“I don’t know if I can make any more films, and that worries me.”

Those are the words of Lars von Trier, speaking to Politiken (via The Guardian), and opening up for the first time about his struggles with drug and alcohol addiction. The good news is that von Trier has managed to get clean. The bad news is that von Trier created all his best work when he was drunk or high, and now he’s concerned that he might not be able to continue on in his career without the assistance of substances. More, from von Trier:

“There is no creative expression of artistic value that has ever been produced by ex-drunkards and ex-drug-addicts. Who the hell would bother with a Rolling Stones without booze or with a Jimi Hendrix without heroin?”

In the past, von Trier would drink an entire bottle of vodka a day to “enter a ‘parallel world’ necessary for creation.” Without it, he fears that all he could make are “sh---y films.” His most recent work, ‘Nymphomaniac,’ was produced sober—but incredibly slowly; it took 18 months to write the screenplay. In contrast, the script for ‘Dogville’ was produced in a “12-day drug binge.” (Things go quicker when you don’t have to describe sets or locations because the entire movie is shot on a blank stage.)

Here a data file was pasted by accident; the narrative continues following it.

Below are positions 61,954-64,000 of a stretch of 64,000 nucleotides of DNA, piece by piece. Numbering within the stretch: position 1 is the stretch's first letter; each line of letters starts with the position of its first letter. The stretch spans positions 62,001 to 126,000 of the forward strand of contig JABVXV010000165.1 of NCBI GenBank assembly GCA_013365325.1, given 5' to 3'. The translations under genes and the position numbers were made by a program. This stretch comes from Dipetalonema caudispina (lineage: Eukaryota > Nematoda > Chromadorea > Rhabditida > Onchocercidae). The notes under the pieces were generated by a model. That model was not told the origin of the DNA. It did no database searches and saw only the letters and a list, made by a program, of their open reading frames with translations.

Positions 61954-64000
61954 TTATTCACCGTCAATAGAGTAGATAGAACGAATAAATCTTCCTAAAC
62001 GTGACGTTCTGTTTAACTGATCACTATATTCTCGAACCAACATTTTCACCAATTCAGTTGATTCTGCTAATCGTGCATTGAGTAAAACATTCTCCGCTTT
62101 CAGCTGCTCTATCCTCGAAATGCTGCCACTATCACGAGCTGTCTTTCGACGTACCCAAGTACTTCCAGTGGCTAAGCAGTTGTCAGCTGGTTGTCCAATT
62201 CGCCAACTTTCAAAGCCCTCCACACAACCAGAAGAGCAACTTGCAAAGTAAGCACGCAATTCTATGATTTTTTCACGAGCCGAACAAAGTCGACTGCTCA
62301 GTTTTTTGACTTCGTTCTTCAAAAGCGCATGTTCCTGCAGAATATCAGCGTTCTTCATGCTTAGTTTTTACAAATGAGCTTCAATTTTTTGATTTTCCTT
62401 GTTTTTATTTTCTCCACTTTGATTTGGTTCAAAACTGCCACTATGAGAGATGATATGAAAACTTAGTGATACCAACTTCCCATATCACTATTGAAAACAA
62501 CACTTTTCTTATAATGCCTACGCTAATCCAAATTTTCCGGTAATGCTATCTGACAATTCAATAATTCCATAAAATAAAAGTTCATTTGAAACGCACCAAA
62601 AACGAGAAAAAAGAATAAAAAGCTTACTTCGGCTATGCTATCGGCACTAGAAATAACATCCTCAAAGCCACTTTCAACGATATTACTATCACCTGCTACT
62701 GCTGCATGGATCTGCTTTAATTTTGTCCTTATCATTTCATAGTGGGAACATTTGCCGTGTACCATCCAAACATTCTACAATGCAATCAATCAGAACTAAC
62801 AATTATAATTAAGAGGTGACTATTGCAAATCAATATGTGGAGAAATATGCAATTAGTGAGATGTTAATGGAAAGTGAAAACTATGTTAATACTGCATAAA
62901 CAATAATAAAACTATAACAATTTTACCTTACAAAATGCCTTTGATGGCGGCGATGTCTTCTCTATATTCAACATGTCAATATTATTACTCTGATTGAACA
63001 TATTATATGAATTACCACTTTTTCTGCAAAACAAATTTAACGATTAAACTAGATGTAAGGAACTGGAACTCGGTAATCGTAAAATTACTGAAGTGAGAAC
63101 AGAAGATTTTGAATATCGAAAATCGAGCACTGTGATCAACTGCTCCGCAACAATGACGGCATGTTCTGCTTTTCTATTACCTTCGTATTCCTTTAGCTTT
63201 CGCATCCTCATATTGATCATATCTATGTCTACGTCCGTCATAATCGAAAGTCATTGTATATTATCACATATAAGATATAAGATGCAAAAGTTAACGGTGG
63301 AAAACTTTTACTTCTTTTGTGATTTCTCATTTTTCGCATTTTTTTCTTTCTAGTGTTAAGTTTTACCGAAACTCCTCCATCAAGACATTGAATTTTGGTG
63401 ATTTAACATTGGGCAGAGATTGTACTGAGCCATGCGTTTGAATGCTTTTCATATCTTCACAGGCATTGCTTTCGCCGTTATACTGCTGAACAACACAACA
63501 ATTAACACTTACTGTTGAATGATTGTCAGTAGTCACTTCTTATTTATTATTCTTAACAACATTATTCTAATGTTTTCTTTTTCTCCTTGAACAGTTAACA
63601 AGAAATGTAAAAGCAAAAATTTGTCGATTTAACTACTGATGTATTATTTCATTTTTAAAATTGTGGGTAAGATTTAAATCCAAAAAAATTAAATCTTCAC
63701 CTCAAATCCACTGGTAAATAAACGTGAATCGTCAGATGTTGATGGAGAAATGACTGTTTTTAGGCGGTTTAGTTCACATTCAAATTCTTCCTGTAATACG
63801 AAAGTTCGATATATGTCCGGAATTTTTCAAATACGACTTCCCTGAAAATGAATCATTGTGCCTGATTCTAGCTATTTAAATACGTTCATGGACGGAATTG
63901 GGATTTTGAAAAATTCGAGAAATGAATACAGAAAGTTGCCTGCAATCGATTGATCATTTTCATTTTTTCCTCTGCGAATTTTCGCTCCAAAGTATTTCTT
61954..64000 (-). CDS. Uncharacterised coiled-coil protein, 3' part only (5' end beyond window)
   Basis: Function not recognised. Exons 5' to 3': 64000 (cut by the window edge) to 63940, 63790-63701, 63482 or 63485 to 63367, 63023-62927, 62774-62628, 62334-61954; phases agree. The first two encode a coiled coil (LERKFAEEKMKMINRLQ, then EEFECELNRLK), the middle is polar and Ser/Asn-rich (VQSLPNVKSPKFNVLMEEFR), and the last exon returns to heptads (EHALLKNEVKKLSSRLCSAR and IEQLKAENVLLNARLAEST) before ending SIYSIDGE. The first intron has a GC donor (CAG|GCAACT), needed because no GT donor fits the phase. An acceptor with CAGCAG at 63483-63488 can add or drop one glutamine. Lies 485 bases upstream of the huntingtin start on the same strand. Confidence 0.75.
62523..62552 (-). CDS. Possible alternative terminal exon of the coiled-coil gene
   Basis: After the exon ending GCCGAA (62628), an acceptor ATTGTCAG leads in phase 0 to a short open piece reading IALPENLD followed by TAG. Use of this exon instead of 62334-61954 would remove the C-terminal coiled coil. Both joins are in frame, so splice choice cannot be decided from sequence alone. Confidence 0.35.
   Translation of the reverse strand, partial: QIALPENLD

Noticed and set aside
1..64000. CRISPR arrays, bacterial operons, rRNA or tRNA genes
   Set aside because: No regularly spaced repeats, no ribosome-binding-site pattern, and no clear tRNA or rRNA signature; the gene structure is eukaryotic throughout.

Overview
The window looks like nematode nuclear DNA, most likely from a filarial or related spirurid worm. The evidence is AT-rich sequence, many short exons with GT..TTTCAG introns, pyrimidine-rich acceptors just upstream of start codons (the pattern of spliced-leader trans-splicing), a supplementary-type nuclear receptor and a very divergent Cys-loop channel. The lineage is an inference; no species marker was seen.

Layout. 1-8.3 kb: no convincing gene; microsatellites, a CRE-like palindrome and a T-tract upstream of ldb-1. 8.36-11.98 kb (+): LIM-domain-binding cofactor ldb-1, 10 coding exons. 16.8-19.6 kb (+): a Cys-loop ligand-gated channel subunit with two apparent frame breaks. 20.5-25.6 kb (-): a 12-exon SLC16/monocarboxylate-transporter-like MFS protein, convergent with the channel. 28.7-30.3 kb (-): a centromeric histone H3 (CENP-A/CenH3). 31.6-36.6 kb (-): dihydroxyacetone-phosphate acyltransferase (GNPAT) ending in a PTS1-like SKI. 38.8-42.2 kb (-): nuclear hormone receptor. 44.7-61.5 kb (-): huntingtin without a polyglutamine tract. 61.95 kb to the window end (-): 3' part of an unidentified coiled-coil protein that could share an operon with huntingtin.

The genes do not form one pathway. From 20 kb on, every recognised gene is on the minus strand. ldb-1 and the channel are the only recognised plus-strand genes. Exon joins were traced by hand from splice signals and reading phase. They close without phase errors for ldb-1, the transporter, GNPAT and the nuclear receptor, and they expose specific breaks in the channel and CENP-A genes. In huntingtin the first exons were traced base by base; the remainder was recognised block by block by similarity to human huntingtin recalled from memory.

It’s funny; just yesterday I was watching ‘History of the Eagles,’ and Joe Walsh was talking about the myth of the creative drug addict, and how he’d always idolized people like Jimi Hendrix and Keith Richards, the exact same guys cited by von Trier. Walsh finally got sober when he realized most of his idols died before they reached the age of 30 (although Richards survived, stunningly and inexplicably). The great recent film ‘Whiplash’ is also about this subject: Is being a great artist worth sacrificing your mental and physical health

Personally, I’d say no. (That’s easy for me to say; I’m the one who gets to enjoy the art without the sacrifice.) Von Trier has battled depression over the years; hopefully he’s able to regain his confidence and find that creative spark without the crutch of substances (maybe he could make a movie about a sober artist trying to find the creative spark without the crutch of substances). It would be a shame to lose his voice. What a bummer; almost as much of a bummer as one of Lars von Trier’s movies.